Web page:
Ann Conkle
Mar 12, 2012

Insulin and nutrition prevent blood stem cell differentiation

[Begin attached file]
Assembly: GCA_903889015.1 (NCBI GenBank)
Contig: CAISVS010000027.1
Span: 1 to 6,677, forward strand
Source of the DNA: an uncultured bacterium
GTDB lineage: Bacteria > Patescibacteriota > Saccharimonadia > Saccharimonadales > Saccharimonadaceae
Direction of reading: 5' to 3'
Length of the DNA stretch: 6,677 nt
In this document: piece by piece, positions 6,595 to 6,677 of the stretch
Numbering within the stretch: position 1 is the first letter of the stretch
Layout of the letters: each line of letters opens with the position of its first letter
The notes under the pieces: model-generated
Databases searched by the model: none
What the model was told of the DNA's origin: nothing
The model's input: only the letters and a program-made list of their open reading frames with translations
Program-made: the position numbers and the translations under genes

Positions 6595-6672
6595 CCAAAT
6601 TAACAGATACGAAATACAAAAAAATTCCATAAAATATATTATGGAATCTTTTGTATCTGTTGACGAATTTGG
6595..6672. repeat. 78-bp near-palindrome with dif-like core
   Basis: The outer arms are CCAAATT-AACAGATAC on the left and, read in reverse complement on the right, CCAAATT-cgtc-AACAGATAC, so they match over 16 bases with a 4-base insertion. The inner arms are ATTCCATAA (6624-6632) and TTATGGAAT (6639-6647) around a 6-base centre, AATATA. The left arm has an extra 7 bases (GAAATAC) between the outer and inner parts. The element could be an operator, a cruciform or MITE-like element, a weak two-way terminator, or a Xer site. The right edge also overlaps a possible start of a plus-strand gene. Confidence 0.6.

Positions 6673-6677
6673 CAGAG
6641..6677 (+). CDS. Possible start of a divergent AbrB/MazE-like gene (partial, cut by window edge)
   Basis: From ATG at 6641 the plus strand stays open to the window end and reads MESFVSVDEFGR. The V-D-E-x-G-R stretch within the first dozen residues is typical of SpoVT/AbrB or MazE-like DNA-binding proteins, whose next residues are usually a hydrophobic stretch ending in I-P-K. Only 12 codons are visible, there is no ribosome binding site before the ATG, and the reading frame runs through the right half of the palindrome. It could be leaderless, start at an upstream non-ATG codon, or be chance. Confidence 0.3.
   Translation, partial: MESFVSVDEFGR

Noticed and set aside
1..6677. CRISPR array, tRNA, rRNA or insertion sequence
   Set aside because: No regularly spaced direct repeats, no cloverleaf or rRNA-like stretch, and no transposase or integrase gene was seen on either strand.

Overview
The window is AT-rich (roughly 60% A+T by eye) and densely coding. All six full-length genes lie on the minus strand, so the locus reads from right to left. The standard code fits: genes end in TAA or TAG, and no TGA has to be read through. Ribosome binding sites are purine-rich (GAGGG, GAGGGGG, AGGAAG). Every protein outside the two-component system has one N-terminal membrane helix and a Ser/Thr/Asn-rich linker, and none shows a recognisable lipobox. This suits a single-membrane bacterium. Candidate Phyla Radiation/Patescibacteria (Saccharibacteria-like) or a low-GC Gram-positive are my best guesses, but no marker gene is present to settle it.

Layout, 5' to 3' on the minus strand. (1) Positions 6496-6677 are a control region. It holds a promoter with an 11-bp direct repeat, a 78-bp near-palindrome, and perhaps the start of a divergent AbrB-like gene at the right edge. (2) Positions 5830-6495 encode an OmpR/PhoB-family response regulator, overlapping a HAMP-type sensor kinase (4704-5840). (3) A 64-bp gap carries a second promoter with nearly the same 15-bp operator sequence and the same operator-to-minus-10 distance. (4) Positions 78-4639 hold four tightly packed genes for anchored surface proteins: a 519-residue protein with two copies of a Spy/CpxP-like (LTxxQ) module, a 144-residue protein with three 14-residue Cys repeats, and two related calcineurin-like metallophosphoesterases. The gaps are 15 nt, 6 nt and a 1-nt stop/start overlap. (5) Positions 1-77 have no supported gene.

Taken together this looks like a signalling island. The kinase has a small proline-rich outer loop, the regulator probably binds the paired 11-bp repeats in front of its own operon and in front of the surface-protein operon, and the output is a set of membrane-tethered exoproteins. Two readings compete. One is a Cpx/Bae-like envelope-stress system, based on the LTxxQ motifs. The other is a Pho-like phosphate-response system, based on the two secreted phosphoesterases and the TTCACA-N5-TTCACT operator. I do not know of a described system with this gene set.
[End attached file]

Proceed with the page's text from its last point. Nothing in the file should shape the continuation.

University of California, Los Angeles (UCLA) stem cell researchers have shown that insulin and nutrition keep blood stem cells from differentiating into mature blood cells in Drosophila, the common fruit fly, a finding that has implications for studying inflamation and blood development in humans. The study found that the blood stem cells are receiving signals from insulin and nutritional molecules, in this case essential amino acids, that helped them to maintain their "stemness," said study senior author Utpal Banerjee, a researcher with the Eli and Edythe Broad Center of Regenerative Medicine at UCLA. "We expect that this study will promote further investigation of possible direct signal sensing mechanisms by mammalian blood stem cells," Banerjee said. "Such studies will probably yield insights into chronic inflammation and the myeloid cell accumulation seen in patients with type II diabetes and other metabolic disorders."